January 2014


I’m a huge hockey fan. How typical: I’m a Canadian talking about hockey. The next thing you know, I’m going to start talking about beer and poutine! (Great combo, by the way.) I mention hockey because there’s currently a discussion going on about the National Hockey League’s decision to hold select games throughout the season in outdoor venues. A great idea is a great idea, but oversaturating the market can lead to early exits for all types of products, and games are no exception.



Hunting solo is a fool’s errand. Sure, early on you don’t have much of a choice, but those aren’t exactly the most dangerous quests either. Fortunately that you won’t be stuck by yourself for very long. Although given the quality of the help you do find, sometimes it can be hard to tell the difference. READ MORE


Bravely Default is often a contradiction. Obscure though its terminology may be, the game’s title indicates a bold step backward, and the gameplay itself follows just that philosophy. That said, the moments when it bucks tradition and even crushes it are what define the experience, for better or worse. (Usually better.) READ MORE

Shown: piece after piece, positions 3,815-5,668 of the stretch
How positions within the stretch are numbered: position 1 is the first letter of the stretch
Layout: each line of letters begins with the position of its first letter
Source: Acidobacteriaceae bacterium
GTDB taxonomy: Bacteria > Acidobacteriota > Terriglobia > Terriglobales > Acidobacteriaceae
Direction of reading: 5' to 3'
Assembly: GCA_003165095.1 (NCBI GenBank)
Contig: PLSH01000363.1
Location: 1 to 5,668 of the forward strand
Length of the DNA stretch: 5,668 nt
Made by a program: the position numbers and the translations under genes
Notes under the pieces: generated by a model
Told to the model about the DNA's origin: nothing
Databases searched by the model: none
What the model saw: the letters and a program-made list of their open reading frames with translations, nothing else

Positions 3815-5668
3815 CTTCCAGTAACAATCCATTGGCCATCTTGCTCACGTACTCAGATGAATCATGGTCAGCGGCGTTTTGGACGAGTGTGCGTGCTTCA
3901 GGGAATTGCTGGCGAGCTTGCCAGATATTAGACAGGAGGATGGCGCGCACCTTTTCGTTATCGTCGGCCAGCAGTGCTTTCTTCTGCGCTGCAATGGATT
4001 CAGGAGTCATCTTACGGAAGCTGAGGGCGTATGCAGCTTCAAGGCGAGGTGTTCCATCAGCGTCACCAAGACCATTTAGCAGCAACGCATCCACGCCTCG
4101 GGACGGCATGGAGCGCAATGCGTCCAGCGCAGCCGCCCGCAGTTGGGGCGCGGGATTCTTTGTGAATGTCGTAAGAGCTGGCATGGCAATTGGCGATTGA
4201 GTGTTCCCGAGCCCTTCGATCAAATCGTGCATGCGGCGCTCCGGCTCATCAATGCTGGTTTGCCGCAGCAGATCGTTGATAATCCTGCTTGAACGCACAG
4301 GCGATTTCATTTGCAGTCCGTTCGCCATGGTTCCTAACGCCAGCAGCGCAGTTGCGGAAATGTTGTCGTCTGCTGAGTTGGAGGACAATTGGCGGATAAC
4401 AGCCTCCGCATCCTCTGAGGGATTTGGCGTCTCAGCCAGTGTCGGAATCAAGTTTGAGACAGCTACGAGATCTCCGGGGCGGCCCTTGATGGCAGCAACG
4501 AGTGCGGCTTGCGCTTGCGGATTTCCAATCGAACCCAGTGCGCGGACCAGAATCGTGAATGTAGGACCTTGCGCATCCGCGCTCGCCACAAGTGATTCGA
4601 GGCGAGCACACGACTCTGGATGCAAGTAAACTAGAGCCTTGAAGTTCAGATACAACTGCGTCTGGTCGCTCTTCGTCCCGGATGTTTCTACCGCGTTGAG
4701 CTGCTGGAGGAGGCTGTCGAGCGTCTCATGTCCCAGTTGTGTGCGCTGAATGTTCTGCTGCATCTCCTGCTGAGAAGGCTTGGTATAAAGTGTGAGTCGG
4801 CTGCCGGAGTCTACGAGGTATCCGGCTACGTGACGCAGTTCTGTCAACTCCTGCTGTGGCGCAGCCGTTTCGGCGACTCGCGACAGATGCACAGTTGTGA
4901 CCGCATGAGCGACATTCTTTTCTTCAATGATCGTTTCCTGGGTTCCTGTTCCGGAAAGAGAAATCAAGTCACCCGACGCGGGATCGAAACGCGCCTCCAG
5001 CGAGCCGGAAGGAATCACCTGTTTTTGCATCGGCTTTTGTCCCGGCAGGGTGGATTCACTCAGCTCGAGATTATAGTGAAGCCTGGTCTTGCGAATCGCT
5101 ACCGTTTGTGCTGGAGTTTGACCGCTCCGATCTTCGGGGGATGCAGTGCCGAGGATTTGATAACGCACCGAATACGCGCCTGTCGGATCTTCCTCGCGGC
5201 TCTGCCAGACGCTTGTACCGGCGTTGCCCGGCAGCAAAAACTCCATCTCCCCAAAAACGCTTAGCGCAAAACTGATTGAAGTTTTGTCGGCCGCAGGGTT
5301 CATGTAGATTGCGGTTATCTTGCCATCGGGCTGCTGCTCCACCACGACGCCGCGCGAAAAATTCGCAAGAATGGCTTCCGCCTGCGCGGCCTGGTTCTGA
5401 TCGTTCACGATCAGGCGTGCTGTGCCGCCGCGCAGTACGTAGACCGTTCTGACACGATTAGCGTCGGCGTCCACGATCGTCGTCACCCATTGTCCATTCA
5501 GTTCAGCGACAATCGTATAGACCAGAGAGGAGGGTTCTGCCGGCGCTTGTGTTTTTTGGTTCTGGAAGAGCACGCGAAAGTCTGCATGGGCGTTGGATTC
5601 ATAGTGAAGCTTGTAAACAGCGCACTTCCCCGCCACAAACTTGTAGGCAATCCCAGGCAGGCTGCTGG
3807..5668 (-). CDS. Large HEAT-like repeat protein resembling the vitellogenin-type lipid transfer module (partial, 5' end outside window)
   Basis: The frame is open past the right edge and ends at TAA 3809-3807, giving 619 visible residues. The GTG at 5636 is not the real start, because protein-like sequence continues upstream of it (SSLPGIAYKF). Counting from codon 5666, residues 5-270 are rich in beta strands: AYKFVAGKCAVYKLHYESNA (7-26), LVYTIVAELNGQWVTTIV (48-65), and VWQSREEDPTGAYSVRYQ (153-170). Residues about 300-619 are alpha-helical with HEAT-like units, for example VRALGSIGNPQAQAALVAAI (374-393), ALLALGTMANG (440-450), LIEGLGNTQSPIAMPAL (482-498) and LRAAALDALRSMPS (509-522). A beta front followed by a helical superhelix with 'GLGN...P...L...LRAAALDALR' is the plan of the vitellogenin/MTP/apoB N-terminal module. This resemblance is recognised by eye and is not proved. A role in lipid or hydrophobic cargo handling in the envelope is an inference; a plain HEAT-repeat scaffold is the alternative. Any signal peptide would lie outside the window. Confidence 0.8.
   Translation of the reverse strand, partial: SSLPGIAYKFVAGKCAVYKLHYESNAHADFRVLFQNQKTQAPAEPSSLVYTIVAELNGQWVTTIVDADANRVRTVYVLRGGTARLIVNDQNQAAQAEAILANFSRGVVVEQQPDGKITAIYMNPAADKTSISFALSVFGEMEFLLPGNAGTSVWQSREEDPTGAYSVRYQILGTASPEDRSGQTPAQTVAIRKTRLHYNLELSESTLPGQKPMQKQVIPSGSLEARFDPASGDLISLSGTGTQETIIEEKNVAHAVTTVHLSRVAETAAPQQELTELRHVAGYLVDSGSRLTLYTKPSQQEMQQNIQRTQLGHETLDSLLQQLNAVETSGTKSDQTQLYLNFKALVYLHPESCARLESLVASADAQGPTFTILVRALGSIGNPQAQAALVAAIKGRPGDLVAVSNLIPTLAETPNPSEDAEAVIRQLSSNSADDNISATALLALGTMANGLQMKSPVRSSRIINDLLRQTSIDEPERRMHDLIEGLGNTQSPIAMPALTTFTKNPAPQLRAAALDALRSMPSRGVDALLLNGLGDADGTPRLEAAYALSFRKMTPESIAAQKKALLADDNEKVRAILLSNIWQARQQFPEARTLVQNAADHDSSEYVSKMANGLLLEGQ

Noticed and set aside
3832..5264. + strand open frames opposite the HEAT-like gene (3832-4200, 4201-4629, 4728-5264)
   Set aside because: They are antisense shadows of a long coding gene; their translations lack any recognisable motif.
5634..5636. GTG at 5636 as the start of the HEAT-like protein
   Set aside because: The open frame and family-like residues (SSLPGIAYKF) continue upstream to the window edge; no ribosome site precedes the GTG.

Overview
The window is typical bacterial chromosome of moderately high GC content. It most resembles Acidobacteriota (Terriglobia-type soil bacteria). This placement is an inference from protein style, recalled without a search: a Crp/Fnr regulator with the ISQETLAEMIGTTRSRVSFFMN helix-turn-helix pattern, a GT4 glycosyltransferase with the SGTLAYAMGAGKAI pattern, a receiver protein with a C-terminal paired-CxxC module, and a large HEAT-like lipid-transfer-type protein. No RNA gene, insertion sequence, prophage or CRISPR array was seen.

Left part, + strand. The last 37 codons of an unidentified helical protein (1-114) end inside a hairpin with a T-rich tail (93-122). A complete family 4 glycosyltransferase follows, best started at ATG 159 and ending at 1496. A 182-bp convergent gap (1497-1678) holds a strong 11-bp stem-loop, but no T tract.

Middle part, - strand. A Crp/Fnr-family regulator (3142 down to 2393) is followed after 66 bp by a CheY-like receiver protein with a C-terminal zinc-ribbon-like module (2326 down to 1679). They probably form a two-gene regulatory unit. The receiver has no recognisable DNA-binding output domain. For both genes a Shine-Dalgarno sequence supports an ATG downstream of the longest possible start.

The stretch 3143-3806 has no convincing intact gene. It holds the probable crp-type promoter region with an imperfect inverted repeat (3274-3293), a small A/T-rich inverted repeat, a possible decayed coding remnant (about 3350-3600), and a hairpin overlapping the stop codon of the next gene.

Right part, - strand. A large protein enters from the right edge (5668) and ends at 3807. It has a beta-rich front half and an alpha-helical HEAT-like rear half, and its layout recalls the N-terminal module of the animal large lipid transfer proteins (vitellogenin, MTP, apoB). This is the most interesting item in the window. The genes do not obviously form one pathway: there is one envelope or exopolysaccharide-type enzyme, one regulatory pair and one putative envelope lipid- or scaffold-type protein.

Before rhythm games were “dead,” and before they were “cool,” they could just be games, and focus on fun over all else. In the West, anyway. The industry of Japan never lost that fun spirit, and no series is more representative of that than Taiko no Tatsujin. READ MORE


Being too far ahead of its time is a common way for a product to fail, especially in the technology business. This is often the most tragic kind of failure, because it is not the result of apathy or cynicism, but just a great idea that the rest of the tech world couldn’t quite support yet. This was the undoing of Nokia’s N-Gage phone. It is a concept that we take as commonplace and even expected in today’s mobile space, but nevertheless garners a great deal of ridicule in retrospect: that a cell phone can run games as well as its handheld competitors. While much of that ridicule was valid due to some baffling hardware design decisions, the N-Gage was a capable handheld that deserves a second look. READ MORE